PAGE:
Elizabeth Sonsini was working out, stood up, and everything went black. She went to the closest ER and was diagnosed with Tachycardia, a condition that makes your heartbeat more than 100 times per minute. Her symptoms rapidly increased over the next few weeks such that she wasn’t able to play outside with her son without collapsing. Elizabeth is now encouraging other women to take their heart health seriously. Watch her triumphant story to learn more.
What is heart disease?
There are several forms of heart disease but the most common is Coronary Artery Disease (CAD). It is a condition that occurs when the arteries that supply oxygen –rich blood and nutrients to the heart muscle become narrowed or blocked by a gradual build-up of plaque.
Plaque is made up of fatty deposits (cholesterol), white blood cells, calcium, and other substances that collect over time in the wall of a coronary artery. As plaque narrows the opening of a coronary artery, it makes it difficult for adequate quantities of blood to flow to the heart muscle. This process is called atherosclerosis.
Gradual reduction of blood flow to the heart muscle can cause chest pain. A heart attack can occur if the artery suddenly becomes completely blocked, usually by a blood clot that forms over ruptured plaque. Heart attacks can cause irreversible damage to the heart muscle.
Angina / Chest Pain
Angina / chest pain, also called angina pectoris, is a recurring discomfort or pain in the chest that occurs when an inadequate supply of blood reaches the heart muscle. Angina is not a heart attack, though the symptoms are similar. It is a warning symptom of a more serious condition, usually coronary heart disease.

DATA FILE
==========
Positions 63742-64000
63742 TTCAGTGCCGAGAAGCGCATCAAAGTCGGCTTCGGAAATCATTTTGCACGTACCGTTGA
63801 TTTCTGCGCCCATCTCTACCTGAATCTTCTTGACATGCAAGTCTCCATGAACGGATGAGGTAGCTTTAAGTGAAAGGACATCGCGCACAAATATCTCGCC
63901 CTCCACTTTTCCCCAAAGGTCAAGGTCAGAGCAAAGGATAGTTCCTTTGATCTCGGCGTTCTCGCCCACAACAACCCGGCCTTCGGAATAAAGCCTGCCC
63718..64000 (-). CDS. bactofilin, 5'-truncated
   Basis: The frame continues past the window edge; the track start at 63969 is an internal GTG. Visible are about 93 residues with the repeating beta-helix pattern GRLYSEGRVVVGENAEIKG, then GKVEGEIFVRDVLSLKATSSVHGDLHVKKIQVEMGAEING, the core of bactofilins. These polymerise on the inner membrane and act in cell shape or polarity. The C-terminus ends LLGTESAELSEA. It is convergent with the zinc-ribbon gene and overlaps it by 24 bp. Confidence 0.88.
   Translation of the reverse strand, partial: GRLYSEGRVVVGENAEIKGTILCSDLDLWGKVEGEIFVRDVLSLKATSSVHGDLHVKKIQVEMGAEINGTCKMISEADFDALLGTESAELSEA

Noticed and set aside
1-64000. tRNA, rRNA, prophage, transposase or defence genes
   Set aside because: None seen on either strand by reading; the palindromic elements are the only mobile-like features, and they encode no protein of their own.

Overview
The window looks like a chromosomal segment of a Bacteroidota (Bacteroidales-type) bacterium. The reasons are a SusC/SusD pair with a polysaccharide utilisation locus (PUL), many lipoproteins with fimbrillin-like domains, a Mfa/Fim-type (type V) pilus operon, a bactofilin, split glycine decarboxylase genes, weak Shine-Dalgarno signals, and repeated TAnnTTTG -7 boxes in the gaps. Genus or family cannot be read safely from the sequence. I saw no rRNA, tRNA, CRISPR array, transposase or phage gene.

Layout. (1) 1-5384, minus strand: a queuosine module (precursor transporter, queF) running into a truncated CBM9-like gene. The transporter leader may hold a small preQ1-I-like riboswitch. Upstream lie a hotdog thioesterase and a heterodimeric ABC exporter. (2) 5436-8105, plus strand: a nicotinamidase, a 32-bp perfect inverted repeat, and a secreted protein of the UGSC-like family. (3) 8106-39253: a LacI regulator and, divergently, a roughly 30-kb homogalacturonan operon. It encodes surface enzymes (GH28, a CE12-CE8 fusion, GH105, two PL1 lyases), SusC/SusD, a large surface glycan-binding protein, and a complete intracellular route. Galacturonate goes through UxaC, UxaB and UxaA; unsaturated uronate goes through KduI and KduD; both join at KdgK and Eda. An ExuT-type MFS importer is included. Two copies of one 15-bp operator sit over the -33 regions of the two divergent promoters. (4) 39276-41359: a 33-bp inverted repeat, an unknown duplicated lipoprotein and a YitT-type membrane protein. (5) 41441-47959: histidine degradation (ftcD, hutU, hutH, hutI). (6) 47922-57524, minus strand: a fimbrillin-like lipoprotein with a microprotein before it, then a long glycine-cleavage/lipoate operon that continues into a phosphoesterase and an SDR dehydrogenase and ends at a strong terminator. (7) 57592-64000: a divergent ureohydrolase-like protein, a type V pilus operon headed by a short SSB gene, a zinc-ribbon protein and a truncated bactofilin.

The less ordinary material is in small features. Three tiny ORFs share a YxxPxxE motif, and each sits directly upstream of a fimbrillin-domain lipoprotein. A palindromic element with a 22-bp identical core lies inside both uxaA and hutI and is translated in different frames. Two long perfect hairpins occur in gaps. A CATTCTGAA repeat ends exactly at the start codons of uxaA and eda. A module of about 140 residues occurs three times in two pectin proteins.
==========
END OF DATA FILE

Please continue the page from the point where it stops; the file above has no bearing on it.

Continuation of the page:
Angina currently affects more than 10 million Americans, with 350,000 new cases diagnosed each year. Although it most commonly affects males who are middle-aged or older, it can occur in both sexes and all age groups.
Angina is usually described as a pressing, burning or squeezing pain felt in the chest. Angina pain typically centers under the breastbone, but it may also spread to the throat, arms, jaws, between the shoulder blades or downward to the stomach. Other symptoms that may accompany angina include nausea, dizziness or lightheadedness, difficulty breathing or shortness of breath and sweating.
Based on the symptom pattern and predictability, angina is divided into two types:
With stable angina, the chest pain follows a specific pattern, usually occurring after an emotional event, overexertion, a large meal, alcohol consumption, cigarette smoking or exposure to extremely hot or cold temperatures. Symptoms usually disappear after a few minutes of rest.
With unstable angina, the symptoms are less predictable and more serious. The discomfort and pain can last 20 minutes or more, even during sleep or while at rest.
Angina is not a disease but a symptom of a more serious condition, usually coronary heart disease.
A normal heart beats in a steady, even rhythm, about 60 to 100 times each minute or about 100,000 times each day. But a person’s heart can skip a beat or it can beat a few too many times. Both conditions are known as cardiac arrhythmias.
Electrophysiology studies (EPSs), pacemaker implantation, and implantable cardioverter defibrillators (ICDs), all help keep patients’ hearts beating in time.
An arrhythmia may be “silent” and not cause any symptoms. A doctor can detect an irregular heartbeat during a physical exam by taking your pulse, listening to your heart or by performing diagnostic tests. If you do experience symptoms of cardiac arrhythmia, they may include:
- Palpitations or irregular-feeling heartbeats
- Shortness of breath
- Chest pain
- Dizziness, lightheadedness, and fainting spells
- Mental confusion
- Loss of consciousness
Based on a diagnostic exam and test results, treatment plan may include one or more of the following options:
- Catheter ablation
- Pacemaker and Implantable Cardioverter Defibrillator (ICD)